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December 20, 2014 / 28 Kislev, 5775
 
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Parshat Shelach

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Captain Chesley Sullenberger, of “miracle on the Hudson” fame, recently wrote a book on leadership entitled, Making a Difference: Stories of Vision and Courage From America’s Leaders. Instead of focusing on his own heroic performance, landing Flight 1549, he decided to focus on a number of contemporary leaders who have influenced events in some way. The first person he wrote about is Admiral Thad Allen, former commandant of the U.S. Coast Guard. Allen is best known for assuming command of the government’s rescue and relief effort in the wake of Hurricane Katrina.

What fascinated me about Admiral Allen was his description of an advantage the Coast Guard has over other organizations when it comes to leading inter-agency operations. “One of the things we are really good at—and this is an ‘Allenism’—is being bureaucratically multilingual…. We can talk military to military, we can talk incident command system to local fire chief, we partner across the federal agencies, we can work with state and local governments. We are really good at partnering and collaboration” (p.15).

Every organization has its own priorities, ways of doing things and professional jargon. Fire Departments think in terms of fire houses and ladder and engine companies. Military organizations think in terms of Forward Operating Bases and armored personnel carriers. Fire departments worry about the number of alarms, incident safety and back burning. Military organizations worry about infiltration, reconnaissance and encirclement. It is therefore little wonder that when these disparate groups find it necessary to work in a joint effort, their differences can impede progress. The Coast Guard, by virtue of its versatility and broad mission portfolio, is able to effectively communicate with their partners allowing for greater and more efficient integration.

Sullenberger explained that Admiral Allen is a firm believer in such integration. “When individuals, departments, or organizations act in isolation without regard to their impact on others, it is known as a silo mentality. I noted that Allen seemed to be a leader who specialized in breaking down silos and organizing a united front when faced with chaos” (p.15).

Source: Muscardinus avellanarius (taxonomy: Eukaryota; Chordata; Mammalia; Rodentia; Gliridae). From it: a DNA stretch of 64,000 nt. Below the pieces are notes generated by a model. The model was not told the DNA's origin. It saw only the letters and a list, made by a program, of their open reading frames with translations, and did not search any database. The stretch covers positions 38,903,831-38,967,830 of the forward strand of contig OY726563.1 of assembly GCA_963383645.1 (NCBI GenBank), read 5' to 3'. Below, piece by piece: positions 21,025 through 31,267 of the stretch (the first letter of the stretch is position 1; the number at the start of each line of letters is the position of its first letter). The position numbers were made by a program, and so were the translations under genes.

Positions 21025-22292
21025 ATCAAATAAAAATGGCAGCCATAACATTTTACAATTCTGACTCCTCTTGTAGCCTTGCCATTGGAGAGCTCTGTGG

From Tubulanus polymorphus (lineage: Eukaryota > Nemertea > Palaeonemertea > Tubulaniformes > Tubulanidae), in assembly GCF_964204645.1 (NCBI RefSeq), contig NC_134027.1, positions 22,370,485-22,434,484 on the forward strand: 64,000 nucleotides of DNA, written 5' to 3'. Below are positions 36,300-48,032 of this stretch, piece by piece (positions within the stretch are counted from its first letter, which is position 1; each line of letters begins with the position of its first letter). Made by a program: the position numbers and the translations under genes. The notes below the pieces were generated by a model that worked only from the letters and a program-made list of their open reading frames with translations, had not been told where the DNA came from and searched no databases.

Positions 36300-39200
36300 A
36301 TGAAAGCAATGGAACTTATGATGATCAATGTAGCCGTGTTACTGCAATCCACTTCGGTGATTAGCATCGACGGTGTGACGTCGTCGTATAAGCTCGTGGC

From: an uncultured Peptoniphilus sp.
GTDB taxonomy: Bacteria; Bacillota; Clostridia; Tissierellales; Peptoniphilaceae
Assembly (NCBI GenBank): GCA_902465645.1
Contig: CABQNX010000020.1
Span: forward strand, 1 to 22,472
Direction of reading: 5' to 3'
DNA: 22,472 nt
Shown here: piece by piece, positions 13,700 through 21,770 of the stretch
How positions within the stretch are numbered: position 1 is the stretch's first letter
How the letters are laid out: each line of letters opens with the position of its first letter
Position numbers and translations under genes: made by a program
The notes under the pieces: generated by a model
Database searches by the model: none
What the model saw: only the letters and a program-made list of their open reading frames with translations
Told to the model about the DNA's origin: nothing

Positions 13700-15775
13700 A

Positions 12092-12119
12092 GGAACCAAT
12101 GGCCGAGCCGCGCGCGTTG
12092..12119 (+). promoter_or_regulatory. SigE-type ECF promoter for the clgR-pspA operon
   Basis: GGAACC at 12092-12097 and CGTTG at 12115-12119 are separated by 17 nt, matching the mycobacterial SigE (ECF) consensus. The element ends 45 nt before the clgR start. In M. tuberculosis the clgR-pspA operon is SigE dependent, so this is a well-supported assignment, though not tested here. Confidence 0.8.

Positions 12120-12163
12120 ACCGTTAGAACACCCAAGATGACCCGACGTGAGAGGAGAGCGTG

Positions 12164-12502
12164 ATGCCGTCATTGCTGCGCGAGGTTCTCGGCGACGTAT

A leader must not only know how to communicate, but he must know how to do so with different groups of people in ways that are appropriate and effective for them. When it comes to leadership communication—one size does not fit all. Yehoshua, who together with Calev were the only spies to remain loyal to G-d and report the truth about the land of Israel, ultimately became the communicator par excellence. In fact, in Parshat Pinchas, when Hashem instructs Moshe to appoint him as his successor, Yehoshua’s primary qualification for the job is his ability to deal with people on their own level and in accordance with their unique personalities. Throughout his career, Yehoshua always seemed to know exactly what to say and how to say it.

After the spies delivered their terrible report about the land of Israel, Bnei Yisrael panicked. Despite Calev’s attempt to thwart the rebellion, they continued to cry and demand a return to Egypt. At this point the Torah relates (14:6) that Yehoshua and Calev made one last try to limit the damage caused by their co-spies. Since the Torah mentions Yehoshua first, we can safely assume that he was the initiator of this last effort. Before they spoke, Yehoshua and Calev tore their clothes as a sign of mourning. The Or Hachaim Hakadosh explains that this was a tactically significant move. Had Yeshoshu and Calev not been part of the mission, tearing their clothes would not have meant that much. But since they themselves had seen the land of Israel and then tore their clothes as a sign of mourning, it impacted Bnei Yisrael in some small way – it made them stop and consider the significance of their actions. If two of the spies disagreed so vehemently with the others, maybe the other spies’ report should be reevaluated.

After they got Bnei Yisrael’s attention, Yehoshua and Calev proceeded with their argument. “If Hashem wants us, then He will bring us into this land and give us this land that is flowing with milk and honey” (14:8). The Or Hachaim Hakadosh explains that Yehoshua and Calev carefully worded their argument. They did not begin their argument with a definitive statement. Bnei Yisrael would never have let them continue. By beginning with the word “if,” they caught Bnei Yisrael’s attention and made them curious as to where they were going. That is why they were able to continue talking to them.

About the Author: Rabbi Dr. David Hertzberg is the principal of the Yeshivah of Flatbush Middle Division and is an adjunct assistant professor of History at Touro College.


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